Crystal Bae (Geography, UCSB) & Matthew Fritzler (Sociology, UCSB)

Event Date: 

Friday, April 27, 2018 - 1:30pm to 3:30pm

Event Location: 

  • Education 1205

Soc 236 Student Data Sessions:

“Collaborative Route Planning and Situated Navigation in a New Environment”
Crystal Bae (UCSB Geography)
 
“Policing the Secondary Gains of the Victim Category”
Matthew Fritzler (UCSB Sociology)
 

“Collaborative Route Planning and Situated Navigation in a New Environment”
Crystal Bae (UCSB Geography)
 
This study investigates both route planning and situated navigation by pairs of people (dyads) in a wayfinding task in an unfamiliar environment. Participants collaborated on a task to both plan and execute a route between a given origin and destination point. Each dyad was video-recorded by the researcher during both the planning and navigation phases. Using this rich repository of video-recorded interaction of participants’ navigational planning and execution, I investigate strategies of social role-taking (such as leading and following), the use of environmental cues and references, and uncertainty in wayfinding.
 
In this talk, I will share preliminary recordings from my study and invite additional feedback on further analysis and next steps. In the planning phase of this study, each dyad was given start and end points between which they had to devise and agree upon a route to take. Each dyad was then taken to the study site where they navigated together between those same start and end points, while being video-recorded and GPS-tracked. From coded interactions of these route planning interactions, I explore potential explanations for successful collaborative route planning and several contributors to uncertainty in the planning phases of navigation. This research agenda furthers our understanding of collaboration during navigation, and additionally illuminates the impact of social roles on decision-making and interaction in a wayfinding task.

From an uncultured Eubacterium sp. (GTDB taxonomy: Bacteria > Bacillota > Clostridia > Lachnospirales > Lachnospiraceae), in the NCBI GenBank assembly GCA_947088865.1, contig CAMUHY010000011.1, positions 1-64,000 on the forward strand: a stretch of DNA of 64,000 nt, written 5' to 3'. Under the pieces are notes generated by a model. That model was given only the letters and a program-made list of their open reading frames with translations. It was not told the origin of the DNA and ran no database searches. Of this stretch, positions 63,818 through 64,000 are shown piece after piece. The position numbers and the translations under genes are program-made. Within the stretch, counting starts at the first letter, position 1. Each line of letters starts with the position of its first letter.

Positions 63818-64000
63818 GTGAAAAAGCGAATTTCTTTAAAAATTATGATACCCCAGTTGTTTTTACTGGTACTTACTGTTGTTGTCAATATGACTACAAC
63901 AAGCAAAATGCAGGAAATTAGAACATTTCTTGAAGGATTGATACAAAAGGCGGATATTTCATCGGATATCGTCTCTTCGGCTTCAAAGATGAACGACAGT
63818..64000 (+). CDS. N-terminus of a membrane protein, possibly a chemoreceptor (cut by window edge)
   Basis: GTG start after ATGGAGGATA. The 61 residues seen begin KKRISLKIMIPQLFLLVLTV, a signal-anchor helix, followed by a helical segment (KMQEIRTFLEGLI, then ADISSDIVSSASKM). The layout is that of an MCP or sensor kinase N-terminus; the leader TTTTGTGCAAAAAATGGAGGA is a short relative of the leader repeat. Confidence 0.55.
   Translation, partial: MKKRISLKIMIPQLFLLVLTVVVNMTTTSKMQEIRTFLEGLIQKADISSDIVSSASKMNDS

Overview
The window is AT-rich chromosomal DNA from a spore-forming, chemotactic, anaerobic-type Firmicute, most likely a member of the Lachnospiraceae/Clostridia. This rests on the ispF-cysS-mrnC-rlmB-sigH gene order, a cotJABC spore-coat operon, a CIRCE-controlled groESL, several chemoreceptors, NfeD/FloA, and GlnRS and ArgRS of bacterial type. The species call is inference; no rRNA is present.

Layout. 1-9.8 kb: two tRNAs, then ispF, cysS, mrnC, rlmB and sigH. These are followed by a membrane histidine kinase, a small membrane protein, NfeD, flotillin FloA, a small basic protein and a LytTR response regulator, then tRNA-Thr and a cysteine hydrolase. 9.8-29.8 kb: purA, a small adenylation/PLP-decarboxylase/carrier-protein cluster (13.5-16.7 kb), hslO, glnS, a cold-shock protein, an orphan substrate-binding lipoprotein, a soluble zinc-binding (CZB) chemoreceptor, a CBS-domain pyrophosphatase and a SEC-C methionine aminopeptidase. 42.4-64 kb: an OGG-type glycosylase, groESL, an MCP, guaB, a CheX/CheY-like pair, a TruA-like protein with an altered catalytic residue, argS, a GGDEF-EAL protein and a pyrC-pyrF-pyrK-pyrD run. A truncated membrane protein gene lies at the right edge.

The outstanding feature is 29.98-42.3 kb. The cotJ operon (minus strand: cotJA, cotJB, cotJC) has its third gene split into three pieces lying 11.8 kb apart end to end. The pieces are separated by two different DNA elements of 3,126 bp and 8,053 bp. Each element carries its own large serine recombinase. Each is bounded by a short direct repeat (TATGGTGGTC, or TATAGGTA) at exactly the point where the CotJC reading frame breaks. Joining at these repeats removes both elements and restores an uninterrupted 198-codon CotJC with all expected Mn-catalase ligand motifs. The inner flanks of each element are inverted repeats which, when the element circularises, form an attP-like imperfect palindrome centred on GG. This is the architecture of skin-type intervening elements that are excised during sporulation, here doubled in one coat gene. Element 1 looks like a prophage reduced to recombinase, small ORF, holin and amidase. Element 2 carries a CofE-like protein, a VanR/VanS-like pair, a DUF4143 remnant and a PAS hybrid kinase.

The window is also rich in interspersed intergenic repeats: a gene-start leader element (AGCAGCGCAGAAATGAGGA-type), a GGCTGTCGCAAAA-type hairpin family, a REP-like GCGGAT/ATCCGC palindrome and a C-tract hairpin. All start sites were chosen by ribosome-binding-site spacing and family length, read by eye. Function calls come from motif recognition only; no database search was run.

“Policing the Secondary Gains of the Victim Category”
Matthew Fritzler (UCSB Sociology) 
 
I am analyzing interactions around the victim category to determine how online users police the boundaries to the category and its associated secondary gains. I use the Youtube comments section of Taylor Swift’s “Look What You Made Me Do” as a cite of analysis. Out of the total comments section, I have identified the 126 interactive threads that mention the term “victim” in the parent comment. Using these data I investigate how participants police the victim category and its secondary gains.
 
Preliminary findings suggest that participants orient towards the secondary gains of the victim category rather than the category themselves. Those who reject these gains appear to do so by either ascribing the proposed victim to a different mutually exclusive category or judging the proposed victim as deficient in some attribute required for victimhood. In this talk I hope to garner feedback regarding how these rejections are refuted.